On average, 8 people die in a home fire each day in the U.S.—almost 3,000 people every year. While working smoke alarms cut the chance of dying in a fire nearly in half, roughly two-thirds of all home fire deaths occur in homes without working smoke alarms, according to statistics from the National Fire Protection Association (NFPA).
Newer smoke alarm recommendations and technologies now provide greater levels of home fire protection than ever before. Unfortunately, many people are unaware of these advances and lack the recommended level of residential smoke alarm protection as a result. Their homes may not be equipped with the appropriate number of alarms, or they may be relying on outdated or nonfunctional devices.
ESFI offers the following tips for making sure smoke alarms are installed and working properly:
- Smoke alarms should be installed in every bedroom, outside each sleeping area, and on every level of the home.
- For the best protection, smoke alarms should be interconnected, so that they all sound if one sounds. Manufacturers are now producing battery operated alarms that are interconnected by wireless technology.
- Combination smoke alarms that include both ionization and photoelectric alarms offer the most comprehensive protection. An ionization alarm is more responsive to flames, while a photoelectric alarm is more responsive to a smoldering fire.
- Hardwired smoke alarms with battery backups are considered to be more reliable than those operated solely by batteries.
- Purchase smoke alarms from a reputable retailer that you trust.
- Choose alarms that bear the label of a nationally-recognized testing laboratory.
- Install smoke alarms at least 10 feet from cooking appliances to reduce the possibility of nuisance alarms.
- Alarms installed between 10-20 feet of a cooking appliance must have a hush feature to temporarily reduce the alarm sensitivity or must be a photoelectric alarm.
- If possible, alarms should be mounted in the center of a ceiling. If mounted on a wall, they should be located 6 to 12 inches below the ceiling.
- Avoid locating alarms near bathrooms, heating appliances, windows or ceiling fans.
- Smoke alarms should be tested once a month by pressing the TEST button.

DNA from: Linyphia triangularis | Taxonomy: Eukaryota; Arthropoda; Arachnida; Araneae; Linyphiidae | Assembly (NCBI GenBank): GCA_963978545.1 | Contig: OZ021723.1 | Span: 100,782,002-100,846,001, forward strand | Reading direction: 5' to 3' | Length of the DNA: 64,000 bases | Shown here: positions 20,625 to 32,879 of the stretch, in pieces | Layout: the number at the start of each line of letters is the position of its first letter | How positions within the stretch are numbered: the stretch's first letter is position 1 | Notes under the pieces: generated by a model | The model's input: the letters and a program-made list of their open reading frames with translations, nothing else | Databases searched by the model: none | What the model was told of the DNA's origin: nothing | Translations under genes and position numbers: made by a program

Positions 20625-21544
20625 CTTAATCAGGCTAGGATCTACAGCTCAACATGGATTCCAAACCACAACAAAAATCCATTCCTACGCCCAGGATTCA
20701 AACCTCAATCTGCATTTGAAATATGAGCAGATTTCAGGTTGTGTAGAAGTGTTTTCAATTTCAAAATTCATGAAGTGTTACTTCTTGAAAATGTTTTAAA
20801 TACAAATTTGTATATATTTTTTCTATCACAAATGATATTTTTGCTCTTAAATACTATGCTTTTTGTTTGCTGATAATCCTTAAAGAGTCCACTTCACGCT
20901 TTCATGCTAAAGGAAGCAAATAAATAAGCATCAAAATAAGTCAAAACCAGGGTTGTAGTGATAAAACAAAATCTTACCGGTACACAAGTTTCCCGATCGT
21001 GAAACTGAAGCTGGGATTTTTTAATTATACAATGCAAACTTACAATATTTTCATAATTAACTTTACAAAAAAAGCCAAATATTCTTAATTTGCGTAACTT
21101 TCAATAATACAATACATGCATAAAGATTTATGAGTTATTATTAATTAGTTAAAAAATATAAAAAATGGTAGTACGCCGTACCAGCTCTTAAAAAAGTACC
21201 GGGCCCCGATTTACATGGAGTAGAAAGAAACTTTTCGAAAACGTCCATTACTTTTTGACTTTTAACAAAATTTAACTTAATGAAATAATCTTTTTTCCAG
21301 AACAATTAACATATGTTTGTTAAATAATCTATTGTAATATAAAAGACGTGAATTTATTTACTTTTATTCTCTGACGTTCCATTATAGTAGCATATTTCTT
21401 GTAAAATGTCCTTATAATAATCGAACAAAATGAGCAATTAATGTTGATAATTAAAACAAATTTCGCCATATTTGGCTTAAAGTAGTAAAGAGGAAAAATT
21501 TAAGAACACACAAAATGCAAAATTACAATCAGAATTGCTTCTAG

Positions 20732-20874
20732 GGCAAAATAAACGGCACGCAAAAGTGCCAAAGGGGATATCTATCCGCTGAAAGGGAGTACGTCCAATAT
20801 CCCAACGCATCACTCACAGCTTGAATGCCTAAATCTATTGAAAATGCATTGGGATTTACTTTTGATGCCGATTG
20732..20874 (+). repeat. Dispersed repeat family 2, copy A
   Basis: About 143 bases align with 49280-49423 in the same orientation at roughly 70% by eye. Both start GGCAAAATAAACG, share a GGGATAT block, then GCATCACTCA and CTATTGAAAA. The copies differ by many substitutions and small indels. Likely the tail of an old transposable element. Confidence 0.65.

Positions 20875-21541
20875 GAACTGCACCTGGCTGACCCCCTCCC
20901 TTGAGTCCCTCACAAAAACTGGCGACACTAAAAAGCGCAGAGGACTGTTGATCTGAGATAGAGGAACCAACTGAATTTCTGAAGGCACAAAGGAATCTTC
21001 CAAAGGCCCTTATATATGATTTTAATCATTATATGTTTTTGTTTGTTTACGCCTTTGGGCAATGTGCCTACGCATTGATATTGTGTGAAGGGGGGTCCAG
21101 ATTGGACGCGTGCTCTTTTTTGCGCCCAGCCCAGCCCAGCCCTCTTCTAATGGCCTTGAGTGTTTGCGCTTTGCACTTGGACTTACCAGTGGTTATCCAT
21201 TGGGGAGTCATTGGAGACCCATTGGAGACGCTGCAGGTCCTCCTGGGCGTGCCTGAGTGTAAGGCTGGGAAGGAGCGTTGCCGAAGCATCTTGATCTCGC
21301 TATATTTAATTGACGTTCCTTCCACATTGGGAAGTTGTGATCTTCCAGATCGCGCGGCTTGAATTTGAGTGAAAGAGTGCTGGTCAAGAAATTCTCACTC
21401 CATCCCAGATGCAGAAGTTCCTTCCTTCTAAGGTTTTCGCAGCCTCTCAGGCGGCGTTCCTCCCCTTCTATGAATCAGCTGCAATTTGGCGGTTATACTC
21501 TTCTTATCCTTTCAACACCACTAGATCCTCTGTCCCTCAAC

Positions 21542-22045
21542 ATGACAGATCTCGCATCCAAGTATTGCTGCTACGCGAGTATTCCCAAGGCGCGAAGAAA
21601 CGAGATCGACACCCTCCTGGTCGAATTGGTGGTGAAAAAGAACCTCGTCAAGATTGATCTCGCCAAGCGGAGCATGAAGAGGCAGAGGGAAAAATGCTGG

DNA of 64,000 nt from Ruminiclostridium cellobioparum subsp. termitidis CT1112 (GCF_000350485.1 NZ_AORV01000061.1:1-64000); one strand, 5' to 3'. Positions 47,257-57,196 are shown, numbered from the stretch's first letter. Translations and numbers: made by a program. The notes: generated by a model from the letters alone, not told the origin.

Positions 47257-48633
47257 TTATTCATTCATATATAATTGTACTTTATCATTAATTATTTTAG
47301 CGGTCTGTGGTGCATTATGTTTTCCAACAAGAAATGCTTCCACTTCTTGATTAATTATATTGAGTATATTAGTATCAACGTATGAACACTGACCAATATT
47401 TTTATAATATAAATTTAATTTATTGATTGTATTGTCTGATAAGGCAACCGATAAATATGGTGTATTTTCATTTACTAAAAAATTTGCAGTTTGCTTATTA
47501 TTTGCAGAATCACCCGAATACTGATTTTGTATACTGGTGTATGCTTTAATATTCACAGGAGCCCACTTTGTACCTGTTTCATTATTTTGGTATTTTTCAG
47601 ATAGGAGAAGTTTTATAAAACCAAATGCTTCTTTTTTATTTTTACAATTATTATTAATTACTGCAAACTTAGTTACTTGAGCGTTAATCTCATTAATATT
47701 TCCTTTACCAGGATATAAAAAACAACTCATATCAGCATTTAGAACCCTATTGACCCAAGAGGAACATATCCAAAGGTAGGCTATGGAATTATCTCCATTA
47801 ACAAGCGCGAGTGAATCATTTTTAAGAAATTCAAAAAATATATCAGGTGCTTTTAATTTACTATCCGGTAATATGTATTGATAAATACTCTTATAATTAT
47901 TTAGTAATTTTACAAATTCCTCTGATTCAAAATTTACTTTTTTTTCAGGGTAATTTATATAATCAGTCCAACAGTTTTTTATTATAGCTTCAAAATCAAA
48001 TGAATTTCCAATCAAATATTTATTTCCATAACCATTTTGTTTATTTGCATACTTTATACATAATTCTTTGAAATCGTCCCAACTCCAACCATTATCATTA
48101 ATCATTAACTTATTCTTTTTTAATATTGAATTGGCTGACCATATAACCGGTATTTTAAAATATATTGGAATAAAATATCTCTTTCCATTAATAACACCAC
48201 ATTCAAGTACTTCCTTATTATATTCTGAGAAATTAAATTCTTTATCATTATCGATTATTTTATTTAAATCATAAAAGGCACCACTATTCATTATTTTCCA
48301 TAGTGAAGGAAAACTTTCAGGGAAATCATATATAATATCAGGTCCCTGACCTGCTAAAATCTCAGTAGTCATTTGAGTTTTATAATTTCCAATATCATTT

- Smoke alarm batteries should be replaced in accordance with the manufacturer’s instructions, at least once a year. If an alarm “chirps” or “beeps” to indicate low batteries, they should be replaced immediately.
- Occasionally dust or lightly vacuum the exterior of the alarm to remove dust and cobwebs.
- Smoke alarms should be replaced in accordance with the manufacturer’s instructions, at least every ten years.
- Never paint over a smoke alarm.
More information about smoke alarms is available in Smoke Alarm Maintenance Calendar, Smoke Alarm Safety Tips for Older Adults, and the Fire Safety Planning Checklist, or by viewing the Smoke Alarm Safety Virtual Demonstration (also available in Spanish).
Every year, over 200 people in the United States die from carbon monoxide (CO) poisoning. Several thousand more are treated in hospital emergency rooms for treatment for CO poisoning.
Carbon monoxide (CO) is a poisonous gas that is created when common fuels such as natural gas, oil, wood or coal burn incompletely. This odorless, colorless, tasteless gas is often called the “silent killer” because it is virtually undetectable without the use of detection technology like a CO alarm.
More information about carbon monoxide can be found on the Carbon Monoxide Alarm Fact Sheet.
ESFI’s Carbon Monoxide Alarm Safety Tips sheet provides tips for the proper installation, maintenance and response to carbon monoxide alarms.
Many carbon monoxide poisonings are associated with the use of portable generators, be sure to visit ESFI’s Portable Generator page for important safety tips before you purchase or use one.
Working smoke alarms can mean the difference between life and death in the event of a home fire, but there is more you need to do to ensure your family is prepared to safely escape from a fire emergency. Once the smoke alarm sounds, you may have only a few minutes to get out. Prepare a fire escape plan for your family before an emergency happens.
The following tips will help you develop a safe and effective family fire escape plan:
- Everyone in your family, including children, should be involved in creating your fire escape plan.
- Make sure everyone in your home knows what the fire alarm sounds like and what it means.
- Walk through your home and note any possible exits, including windows. Draw a floor plan of your house and mark two ways to escape from each room. Make sure that doors and windows leading to the outside can be opened easily by everyone in the family.
- Establish a meeting place a safe distance outside your home where your family will gather after escaping. The meeting place should be something permanent and easy to identify, such as a tree, light pole, or mailbox, and should be a place where firefighters will easily see you.
- Teach everyone in the family to call 911 from a neighbor’s home or cellular phone once they have safely gotten outside.
- Practice your escape plan by having at least two fire drills every year. One of your drills should occur during the night when your family members are sleeping.